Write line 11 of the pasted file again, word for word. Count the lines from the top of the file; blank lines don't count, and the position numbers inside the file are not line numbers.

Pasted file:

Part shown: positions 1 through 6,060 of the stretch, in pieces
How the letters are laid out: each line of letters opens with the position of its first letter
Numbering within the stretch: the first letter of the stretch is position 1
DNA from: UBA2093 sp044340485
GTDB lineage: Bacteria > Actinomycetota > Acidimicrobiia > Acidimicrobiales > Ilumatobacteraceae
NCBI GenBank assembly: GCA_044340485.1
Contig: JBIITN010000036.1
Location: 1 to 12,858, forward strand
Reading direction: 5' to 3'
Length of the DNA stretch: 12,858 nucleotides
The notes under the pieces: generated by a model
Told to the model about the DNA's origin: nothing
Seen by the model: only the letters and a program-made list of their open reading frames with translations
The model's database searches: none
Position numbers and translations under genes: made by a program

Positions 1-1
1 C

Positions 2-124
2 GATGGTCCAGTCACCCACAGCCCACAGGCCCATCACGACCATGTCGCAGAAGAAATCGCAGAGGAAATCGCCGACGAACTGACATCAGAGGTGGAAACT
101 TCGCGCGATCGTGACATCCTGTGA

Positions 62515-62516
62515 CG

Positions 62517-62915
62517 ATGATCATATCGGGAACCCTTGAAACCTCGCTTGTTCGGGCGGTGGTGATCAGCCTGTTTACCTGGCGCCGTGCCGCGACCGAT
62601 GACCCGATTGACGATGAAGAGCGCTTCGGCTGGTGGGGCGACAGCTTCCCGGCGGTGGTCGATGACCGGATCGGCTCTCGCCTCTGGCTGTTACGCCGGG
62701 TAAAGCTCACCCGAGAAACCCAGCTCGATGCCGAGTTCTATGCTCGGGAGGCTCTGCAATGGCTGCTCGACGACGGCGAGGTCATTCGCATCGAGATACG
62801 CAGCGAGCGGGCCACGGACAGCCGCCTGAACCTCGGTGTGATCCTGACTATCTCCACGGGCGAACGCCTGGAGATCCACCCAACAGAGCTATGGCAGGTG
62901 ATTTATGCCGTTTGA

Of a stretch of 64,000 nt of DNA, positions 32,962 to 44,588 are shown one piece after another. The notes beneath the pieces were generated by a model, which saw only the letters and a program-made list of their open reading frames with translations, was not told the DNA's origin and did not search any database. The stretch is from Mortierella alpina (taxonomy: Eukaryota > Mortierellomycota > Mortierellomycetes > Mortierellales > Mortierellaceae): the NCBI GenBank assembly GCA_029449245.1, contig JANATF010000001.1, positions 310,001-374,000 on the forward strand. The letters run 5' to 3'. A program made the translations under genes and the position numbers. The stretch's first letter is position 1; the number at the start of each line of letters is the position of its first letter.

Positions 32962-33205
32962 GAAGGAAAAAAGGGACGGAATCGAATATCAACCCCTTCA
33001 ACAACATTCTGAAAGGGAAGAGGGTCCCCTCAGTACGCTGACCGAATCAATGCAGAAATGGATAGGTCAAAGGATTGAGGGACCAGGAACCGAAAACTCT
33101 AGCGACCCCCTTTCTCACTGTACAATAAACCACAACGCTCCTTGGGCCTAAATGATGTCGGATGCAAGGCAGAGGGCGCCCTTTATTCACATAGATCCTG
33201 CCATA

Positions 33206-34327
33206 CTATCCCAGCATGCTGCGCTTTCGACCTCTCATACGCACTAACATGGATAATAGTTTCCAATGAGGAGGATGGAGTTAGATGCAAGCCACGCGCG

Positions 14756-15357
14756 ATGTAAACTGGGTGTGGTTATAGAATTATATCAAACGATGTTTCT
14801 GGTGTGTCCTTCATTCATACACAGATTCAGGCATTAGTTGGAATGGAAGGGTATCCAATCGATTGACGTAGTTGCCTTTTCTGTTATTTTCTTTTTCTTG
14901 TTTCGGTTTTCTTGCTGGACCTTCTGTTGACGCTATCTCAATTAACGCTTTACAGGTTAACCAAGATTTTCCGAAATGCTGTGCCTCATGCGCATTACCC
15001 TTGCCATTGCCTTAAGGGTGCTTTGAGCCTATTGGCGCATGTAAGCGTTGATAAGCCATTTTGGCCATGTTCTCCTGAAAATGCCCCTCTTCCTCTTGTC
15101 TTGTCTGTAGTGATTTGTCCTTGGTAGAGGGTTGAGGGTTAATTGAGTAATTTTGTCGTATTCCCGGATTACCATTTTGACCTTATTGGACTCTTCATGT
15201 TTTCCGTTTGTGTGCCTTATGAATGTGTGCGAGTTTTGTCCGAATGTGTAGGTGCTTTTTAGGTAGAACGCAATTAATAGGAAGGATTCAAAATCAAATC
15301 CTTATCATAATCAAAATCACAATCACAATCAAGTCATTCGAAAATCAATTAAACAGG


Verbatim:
The notes under the pieces: generated by a model